"average joe user" who uses IE does not for the most part know what he is missing because we web developers provide him dumbed-down fallback options as an alternative to a screen reading "please equip yourself with a real browser before returning". Only a side-by-side comparison of an average website will reveal what is missing in IE, a comparison which your average IE user will not do (because if he was capable and interested in downloading a different browser he probably wouldn't be using IE anymore).
Only performance intensive applications and those that use cutting-edge features will block IE users completely. Those are generally not commercial products because business and marketing departments rarely feel that a specific fancy feature is worth cutting out a large (but shrinking) portion of the target audience.
Providing this dumbed-down fallback option annoys we web developers to no end. Not only because it gives you a comparatively crap experience, and not only because it limits our ability to express ourselves and make full use of our skills, but because doing so requires extra time that we have to waste and our clients and end users have to pay extra for. In other words IE users unknowingly exact a tax on the entire internet population in order to continue supporting their technophobia. Much like Windows users put an invisible tax on the internet at large by way of their hordes of viruses and bot nets slowing down the system, driving up bandwidth costs and driving down service quality, but I digress.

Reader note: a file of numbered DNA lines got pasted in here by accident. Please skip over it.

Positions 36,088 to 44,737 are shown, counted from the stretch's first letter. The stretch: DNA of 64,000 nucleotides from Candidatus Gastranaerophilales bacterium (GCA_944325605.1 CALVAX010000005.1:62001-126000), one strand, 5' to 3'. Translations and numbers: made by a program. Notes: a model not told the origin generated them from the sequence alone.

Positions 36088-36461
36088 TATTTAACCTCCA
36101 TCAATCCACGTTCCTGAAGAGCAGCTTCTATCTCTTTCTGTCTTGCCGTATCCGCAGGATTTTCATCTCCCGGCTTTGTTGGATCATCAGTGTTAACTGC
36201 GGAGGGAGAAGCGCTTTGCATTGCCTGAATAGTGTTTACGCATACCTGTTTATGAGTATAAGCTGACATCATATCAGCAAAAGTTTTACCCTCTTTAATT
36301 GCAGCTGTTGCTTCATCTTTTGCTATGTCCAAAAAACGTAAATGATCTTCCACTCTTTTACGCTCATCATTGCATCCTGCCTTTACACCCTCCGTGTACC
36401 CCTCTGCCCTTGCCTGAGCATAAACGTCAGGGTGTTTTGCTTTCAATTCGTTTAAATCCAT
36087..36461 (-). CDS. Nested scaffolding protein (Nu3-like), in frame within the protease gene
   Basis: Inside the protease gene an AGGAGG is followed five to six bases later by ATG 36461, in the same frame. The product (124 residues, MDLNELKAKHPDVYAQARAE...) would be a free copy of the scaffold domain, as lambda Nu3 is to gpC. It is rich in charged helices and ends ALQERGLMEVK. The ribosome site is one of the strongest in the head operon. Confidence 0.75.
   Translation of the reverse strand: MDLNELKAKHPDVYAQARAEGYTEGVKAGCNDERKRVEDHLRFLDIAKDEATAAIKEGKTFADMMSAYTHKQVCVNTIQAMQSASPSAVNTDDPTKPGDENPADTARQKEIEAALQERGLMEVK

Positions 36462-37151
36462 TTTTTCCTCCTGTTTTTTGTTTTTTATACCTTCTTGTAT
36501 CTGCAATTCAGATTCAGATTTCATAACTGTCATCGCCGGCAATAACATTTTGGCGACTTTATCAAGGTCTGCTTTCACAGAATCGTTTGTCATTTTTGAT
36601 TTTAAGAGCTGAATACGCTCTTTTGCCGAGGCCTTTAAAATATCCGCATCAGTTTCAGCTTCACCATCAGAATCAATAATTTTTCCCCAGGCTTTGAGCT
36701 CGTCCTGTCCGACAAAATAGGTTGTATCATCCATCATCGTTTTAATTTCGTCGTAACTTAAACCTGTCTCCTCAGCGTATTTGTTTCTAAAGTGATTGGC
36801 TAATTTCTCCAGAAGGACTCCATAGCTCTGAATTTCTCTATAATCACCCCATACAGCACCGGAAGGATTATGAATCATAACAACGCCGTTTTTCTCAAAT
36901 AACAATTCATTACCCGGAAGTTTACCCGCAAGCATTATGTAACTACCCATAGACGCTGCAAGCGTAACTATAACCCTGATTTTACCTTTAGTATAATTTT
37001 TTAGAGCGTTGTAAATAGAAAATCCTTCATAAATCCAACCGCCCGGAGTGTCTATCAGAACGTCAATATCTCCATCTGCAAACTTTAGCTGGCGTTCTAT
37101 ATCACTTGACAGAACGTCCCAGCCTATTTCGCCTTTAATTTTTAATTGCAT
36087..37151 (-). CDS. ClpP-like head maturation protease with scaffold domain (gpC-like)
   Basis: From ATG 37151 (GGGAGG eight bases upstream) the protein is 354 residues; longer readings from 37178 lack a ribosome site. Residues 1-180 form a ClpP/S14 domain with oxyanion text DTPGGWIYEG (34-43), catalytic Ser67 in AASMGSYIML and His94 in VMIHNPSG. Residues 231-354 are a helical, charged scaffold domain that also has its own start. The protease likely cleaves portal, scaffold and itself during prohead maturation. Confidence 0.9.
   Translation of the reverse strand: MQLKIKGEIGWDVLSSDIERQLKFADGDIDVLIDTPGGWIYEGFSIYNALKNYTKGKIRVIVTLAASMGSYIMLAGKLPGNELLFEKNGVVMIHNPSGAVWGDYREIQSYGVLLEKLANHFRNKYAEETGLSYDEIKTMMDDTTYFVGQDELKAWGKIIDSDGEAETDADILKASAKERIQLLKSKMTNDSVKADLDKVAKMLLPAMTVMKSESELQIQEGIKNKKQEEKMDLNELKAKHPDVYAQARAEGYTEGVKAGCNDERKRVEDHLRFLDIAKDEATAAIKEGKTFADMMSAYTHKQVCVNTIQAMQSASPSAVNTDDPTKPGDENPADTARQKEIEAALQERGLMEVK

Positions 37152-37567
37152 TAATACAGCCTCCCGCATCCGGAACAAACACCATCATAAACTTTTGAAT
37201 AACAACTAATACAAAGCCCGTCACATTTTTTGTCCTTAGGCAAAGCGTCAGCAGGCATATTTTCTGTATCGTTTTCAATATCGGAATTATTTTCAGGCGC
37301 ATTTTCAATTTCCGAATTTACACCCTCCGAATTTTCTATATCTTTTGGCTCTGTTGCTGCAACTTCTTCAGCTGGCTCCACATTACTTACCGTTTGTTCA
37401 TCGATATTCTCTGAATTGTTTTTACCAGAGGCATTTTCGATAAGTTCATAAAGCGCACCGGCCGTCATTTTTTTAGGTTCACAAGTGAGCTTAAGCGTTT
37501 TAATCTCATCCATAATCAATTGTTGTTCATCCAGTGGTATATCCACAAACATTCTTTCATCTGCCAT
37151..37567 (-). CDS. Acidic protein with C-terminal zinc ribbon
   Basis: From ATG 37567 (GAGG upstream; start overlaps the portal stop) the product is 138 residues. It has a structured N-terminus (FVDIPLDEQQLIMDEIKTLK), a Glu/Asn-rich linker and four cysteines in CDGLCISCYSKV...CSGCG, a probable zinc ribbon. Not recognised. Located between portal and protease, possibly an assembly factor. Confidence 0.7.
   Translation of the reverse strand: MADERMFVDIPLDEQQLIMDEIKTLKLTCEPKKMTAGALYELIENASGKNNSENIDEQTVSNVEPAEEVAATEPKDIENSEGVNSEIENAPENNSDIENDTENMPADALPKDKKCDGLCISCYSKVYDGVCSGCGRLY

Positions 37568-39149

So you see we have a bit of a catch-22 here: we cannot give you all the things a newer browser could do for you unless nearly everyone uses one, and some people will not use one until they can see all the cool things they're missing out on. IE9 goes a long way toward fixing this problem for us, but it is not available for older computers running Windows XP and even 9 is way behind the curve. Whereas current versions firefox, chrome and safari are available on WinXP and
are inherently faster, giving their users a better experience than legacy IE even on legacy hardware.